There are some “stranger than fiction” accounts of how microbes can impact animal behavior. For example, back in 2007, Vyas and colleagues reported their observations on behavior of rats infected with the protozoan parasite, Toxoplasma gondii. It turns out that although this parasite can infect rats, it needs to replicate in cats. And it seems to have figured out a way to increase the odds of getting into the cat gut. Researchers found that when a rat is infected with this parasite, it loses its natural aversion to cat urine. Instead of avoiding areas where cats abound, these rats actually move towards them. This increases the likelihood that the rat will be eaten by the cat and that Toxoplasma will reach the cat gut, where it can replicate. In short, a colonizing microbe changed the behavior of its host.
When researchers showed several years back that probiotics could help reduced abdominal pain in IBS subjects, one hypothesis is that the probiotic somehow reduces the perception of pain by the host. Researchers are uncovering how gut microbes may be important to brain function.
Two researchers, John Cryan and Ted Dinan, at the University College Cork in Ireland recently published an excellent review, “Mind-altering microorganisms: the impact of the gut microbiota on brain and behaviour.” Part of this paper summarizes the current state of knowledge of how probiotics mediate brain activity in both animal models and human studies. Some evidence from human interventional trials supports a role of probiotics in reducing anxiety, decreasing stress responses and improving mood in individuals with IBS and with chronic fatigue. The authors state, “…the gut–brain axis provides a bidirectional homeostatic route of communication that uses neural, hormonal and immunological routes, and that dysfunction of this axis can have pathophysiological consequences.” Mechanisms for how colonizing or probiotic microbes might affect function of the central nervous system are summarized.
Another gut-brain researcher, Emeran Mayer, along with his colleagues at UCLA, showed that consuming probiotic yogurt (containing a live Bifidobacterium animalis subsp. lactis strain, along with yogurt cultures) for 4 weeks decreased connectivity of an amygdala-centered network with the insula, dorsal striatum and lateral prefrontal cortex. These effects were observed through functional MRI imaging while subjects conducted an Emotional Reactivity Task (viewing negative facial images). This study (Tillisch et al. 2013) was a three-arm, double-blind, placebo-controlled trial of healthy women, and was reported at Digestive Disease Weekly meeting in May of 2012. It was the first study to use brain imaging to demonstrate probiotic-induced changes in brain function.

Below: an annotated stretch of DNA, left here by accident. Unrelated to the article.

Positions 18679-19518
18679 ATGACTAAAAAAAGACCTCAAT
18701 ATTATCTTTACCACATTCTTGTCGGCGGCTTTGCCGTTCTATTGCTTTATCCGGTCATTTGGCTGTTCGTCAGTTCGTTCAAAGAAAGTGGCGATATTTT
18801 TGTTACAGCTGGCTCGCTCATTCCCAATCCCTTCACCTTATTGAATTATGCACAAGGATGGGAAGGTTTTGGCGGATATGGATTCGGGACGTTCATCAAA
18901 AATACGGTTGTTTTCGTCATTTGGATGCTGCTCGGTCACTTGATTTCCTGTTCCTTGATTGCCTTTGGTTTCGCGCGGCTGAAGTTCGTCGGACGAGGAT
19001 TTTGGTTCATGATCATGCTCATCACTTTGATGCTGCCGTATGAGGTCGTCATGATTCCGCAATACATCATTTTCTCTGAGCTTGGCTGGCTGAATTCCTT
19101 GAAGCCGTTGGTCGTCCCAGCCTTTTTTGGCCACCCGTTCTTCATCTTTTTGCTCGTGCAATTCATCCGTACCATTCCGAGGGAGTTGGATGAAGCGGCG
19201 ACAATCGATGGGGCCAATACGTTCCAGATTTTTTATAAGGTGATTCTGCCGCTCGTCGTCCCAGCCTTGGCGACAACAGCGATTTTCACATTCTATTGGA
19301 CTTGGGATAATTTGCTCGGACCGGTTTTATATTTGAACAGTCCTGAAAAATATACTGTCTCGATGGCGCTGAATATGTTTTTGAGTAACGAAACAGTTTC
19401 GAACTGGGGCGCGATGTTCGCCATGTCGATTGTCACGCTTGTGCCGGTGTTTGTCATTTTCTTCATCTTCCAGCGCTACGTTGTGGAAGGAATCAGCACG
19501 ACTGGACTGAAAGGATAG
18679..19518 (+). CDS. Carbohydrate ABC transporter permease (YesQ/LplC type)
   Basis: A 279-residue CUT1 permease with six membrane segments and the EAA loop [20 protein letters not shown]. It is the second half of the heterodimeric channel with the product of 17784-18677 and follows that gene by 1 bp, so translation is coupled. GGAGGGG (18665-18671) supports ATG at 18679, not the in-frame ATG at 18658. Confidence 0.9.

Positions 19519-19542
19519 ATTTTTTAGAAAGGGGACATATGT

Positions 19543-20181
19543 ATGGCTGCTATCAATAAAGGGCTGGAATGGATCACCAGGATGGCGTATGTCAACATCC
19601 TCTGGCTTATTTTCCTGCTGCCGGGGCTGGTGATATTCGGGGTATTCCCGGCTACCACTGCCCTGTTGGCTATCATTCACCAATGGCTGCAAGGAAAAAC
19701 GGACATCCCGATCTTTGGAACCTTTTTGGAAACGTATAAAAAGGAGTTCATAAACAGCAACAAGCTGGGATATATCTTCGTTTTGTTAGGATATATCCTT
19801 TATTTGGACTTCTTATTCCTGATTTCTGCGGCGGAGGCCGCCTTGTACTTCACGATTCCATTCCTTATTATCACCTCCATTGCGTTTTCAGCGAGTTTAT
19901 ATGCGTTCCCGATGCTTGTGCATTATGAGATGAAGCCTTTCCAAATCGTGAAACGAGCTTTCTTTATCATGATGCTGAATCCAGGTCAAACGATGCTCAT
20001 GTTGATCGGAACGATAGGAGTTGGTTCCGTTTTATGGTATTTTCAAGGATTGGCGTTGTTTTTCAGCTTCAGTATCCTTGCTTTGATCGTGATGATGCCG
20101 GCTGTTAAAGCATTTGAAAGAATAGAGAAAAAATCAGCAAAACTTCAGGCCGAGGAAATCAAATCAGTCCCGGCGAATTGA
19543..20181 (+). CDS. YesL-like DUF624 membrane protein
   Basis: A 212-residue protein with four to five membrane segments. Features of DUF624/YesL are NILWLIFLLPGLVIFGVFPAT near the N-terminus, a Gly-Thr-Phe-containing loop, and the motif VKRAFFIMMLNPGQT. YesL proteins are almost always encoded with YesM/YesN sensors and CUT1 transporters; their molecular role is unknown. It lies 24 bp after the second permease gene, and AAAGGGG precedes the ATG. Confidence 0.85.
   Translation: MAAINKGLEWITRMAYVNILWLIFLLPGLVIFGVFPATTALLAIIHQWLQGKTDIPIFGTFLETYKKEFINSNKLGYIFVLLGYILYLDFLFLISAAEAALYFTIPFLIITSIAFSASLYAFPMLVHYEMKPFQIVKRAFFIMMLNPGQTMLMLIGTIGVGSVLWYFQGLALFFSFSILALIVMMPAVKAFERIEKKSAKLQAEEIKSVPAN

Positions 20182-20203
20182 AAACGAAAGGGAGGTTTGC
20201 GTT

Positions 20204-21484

As researchers clarify the role that gut microbes play in modifying brain function and behavior, the next step is figuring out how microbes can be manipulated – by probiotics and other strategies – to correct microbe-associated aberrancies of the central nervous system.
Stay tuned! This is going to get interesting.
Vyas A, Kim SK, Giacomini N, Boothroyd JC, Sapolsky RM. Behavioral changes induced by Toxoplasma infection of rodents are highly specific to aversion of cat odors. Proc Natl Acad Sci U S A. 2007 Apr 10;104(15):6442-7.
Cryan JF, Dinan TG. Mind-altering microorganisms: the impact of the gut microbiota on brain and behaviour. Nat Rev Neurosci. 2012 Oct;13(10):701-12.
Tillisch K, Labus J, Kilpatrick L, Jiang Z, Stains J, Ebrat B, Guyonnet D, Legrain-Raspaud S, Trotin B, Naliboff B, Mayer EA. 2013. Consumption of fermented milk product with probiotic modulates brain activity. Gastroenterology. 144(7):1394-401.